The coolness and professionalism of the pilots is remarkable to behold – whether passing over Dame Vera’s funeral at the precise second the cortege stops, or flying in absurdly tight formation (they’re closer than I like to get to the car in front during a traffic jam). It’s an uplifting, visually beautiful film, but there are occasional moments that bring you up sharp, like the realisation that the average age of the pilots in the Battle of Britain was early 20s, and that they were sent up into the air with only 14-seconds’ worth of ammunition. This is a film about the pilots who saved the nation every bit as much as it is about the ones who fight to keep their name alive 80 years later.
The best… and the rest
Saturday 12th September
Last Night of the Proms, 8pm, BBC One: The Proms season comes to its traditional end, with the controversy about Land of Hope and Glory still boring the pants off everybody. If you want to ban something, I’d ban that weird bobbing up and down thing they do.
Match of the Day, 10:20pm, BBC One: The last football season finished, oooh, twenty minutes ago, so obviously it’s time for the next one. Woo hoo! Pick of the four opening day fixtures has to be champions Liverpool at home to newly-promoted Leeds United.
Sunday 13th September
Extinction: The Facts, 8pm, BBC One: David Attenborough explores the science of extinction, and how this has consequences for us all. I know I have to watch this, and I absolutely will, but today is my birthday, and I don’t want to spend it crying about Lemurs.
Piers Morgan’s Life Stories: Captain Sir Tom Moore, 8pm, ITV: Sadly, this programme was not available for preview, but the wonderful and inspirational Captain Sir Tom Moore tells his life story to the slightly less inspirational Piers Morgan.
Monday 14th September
Inside the Bomb Squad, 8pm, Channel 4: New observational documentary series looking at the work of the Bomb Squad, the British Army unit that defuses bombs in the UK. The series follows their unique training at ‘bomb school’ in Bicester.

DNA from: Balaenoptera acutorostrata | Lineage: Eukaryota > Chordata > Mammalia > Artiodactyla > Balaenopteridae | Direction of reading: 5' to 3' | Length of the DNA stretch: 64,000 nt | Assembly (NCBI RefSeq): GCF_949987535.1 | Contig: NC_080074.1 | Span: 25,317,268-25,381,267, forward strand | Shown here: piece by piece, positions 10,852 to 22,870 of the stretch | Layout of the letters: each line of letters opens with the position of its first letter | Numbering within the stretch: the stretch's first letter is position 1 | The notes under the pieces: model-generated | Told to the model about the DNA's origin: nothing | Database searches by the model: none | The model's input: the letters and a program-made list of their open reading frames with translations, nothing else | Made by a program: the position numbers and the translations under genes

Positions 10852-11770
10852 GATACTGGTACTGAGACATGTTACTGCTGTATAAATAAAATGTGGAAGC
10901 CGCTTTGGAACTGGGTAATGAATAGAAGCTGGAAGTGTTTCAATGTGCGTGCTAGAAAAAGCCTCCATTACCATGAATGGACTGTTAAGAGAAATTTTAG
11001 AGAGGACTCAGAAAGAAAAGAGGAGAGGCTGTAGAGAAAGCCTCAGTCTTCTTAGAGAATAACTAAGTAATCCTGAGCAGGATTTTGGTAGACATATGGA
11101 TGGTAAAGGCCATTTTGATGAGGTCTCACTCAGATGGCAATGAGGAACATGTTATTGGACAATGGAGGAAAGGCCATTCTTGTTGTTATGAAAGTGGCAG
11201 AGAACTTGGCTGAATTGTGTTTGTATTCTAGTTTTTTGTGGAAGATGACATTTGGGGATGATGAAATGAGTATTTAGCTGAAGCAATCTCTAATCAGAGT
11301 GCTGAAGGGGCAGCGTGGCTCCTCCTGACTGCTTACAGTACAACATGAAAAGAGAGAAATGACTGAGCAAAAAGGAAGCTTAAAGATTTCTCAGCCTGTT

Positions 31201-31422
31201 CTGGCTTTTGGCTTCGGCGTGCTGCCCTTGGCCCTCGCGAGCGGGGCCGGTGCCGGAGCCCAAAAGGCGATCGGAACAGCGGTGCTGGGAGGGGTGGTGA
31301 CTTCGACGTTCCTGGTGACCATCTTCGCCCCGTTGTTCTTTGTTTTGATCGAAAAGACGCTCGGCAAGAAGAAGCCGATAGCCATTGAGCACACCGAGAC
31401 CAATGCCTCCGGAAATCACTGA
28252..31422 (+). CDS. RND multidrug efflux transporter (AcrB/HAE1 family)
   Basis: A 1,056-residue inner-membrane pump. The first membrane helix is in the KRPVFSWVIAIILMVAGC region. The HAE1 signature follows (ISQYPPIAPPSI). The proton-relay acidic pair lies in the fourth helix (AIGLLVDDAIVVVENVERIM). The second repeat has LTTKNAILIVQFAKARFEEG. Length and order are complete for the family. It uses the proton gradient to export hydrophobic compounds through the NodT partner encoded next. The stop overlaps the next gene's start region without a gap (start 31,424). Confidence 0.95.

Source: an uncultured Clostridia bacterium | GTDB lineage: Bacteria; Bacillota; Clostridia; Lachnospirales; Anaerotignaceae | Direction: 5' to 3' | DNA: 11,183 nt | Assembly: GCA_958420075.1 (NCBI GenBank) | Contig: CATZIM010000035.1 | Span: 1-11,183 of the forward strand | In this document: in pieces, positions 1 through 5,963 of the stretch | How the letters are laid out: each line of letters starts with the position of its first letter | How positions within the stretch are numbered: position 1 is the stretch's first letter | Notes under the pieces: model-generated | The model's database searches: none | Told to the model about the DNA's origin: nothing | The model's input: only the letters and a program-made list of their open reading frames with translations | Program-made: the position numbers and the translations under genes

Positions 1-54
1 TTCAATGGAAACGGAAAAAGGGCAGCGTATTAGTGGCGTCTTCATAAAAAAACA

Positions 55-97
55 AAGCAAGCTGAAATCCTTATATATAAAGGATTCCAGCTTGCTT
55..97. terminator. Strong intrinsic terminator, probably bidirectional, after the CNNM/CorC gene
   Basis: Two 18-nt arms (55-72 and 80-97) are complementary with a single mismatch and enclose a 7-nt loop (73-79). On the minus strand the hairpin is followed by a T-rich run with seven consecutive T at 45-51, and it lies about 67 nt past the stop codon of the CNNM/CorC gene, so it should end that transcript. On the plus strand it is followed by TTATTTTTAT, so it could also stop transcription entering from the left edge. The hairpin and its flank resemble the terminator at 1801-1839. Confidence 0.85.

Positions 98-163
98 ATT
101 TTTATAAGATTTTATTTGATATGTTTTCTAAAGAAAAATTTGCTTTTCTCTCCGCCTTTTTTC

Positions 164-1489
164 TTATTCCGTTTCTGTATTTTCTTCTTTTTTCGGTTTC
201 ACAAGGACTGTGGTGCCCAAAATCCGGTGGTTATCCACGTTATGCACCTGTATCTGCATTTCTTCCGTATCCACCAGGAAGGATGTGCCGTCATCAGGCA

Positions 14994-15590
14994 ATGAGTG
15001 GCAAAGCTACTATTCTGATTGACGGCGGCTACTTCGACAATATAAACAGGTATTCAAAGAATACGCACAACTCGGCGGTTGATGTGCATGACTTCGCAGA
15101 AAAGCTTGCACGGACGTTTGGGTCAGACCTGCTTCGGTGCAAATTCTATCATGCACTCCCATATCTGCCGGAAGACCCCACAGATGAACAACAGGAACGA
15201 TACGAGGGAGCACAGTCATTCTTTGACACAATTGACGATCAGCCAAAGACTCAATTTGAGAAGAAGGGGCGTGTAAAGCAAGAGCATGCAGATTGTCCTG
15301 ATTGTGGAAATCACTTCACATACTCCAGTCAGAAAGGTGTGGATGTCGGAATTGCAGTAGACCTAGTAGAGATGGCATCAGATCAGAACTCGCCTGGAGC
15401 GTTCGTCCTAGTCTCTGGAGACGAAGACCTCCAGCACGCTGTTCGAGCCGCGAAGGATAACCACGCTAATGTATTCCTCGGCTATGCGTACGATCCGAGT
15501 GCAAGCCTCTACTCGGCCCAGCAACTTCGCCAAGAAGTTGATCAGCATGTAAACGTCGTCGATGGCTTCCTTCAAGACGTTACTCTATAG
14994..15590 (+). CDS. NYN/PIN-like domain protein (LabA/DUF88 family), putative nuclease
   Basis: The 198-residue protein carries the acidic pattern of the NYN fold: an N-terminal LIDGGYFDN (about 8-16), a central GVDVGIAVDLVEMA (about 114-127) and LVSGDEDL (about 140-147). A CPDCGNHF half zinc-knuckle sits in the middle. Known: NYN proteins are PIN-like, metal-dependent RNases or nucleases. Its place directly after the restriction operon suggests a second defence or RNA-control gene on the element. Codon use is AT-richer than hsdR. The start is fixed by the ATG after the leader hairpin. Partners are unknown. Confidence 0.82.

Des 1/3, 9pm, ITV: This fact-based drama is a chilling portrait of the serial killer Dennis Nilsen, played here by the always-watchable David Tennant. A strong cast includes Jason Watkins and Daniel Mays. Continues tomorrow and concludes on Wednesday.
Tuesday 15th September
Harbour Cops, 7:30pm, ITV: New series following the work of the Dyfed-Powys Police force, the smallest force in the UK, patrolling the largest area. Including, presumably, some harbours.
Britain’s Biggest Dig 1/4, 9pm, BBC Two: Professor Alice Roberts and Dr Yasmin Khan investigate the excavation of a disused Georgian cemetery near Euston Station to make way for the HS2 rail link, and explore the stories of those interred there.
Wednesday 16th September
Ambulance 1/8, 9pm, BBC One: New series of the show that follows paramedics as they attend to the emergency needs of London’s 9 million people. This series was filmed in autumn 2019.
Lost at Sea: My Dad’s Last Journey, 10pm, Channel 4: One-off documentary charting Louis Bird’s journey to discover what happened to his father, a daredevil explorer lost at sea on a 1996 solo voyage.
Thursday 17th September
Saving Lives at Sea 1/10, 8pm, BBC Two: Series five of the strand that showcases the work of the RNLI, the volunteers up and down the country who risk everything to save the lives of strangers in trouble at sea.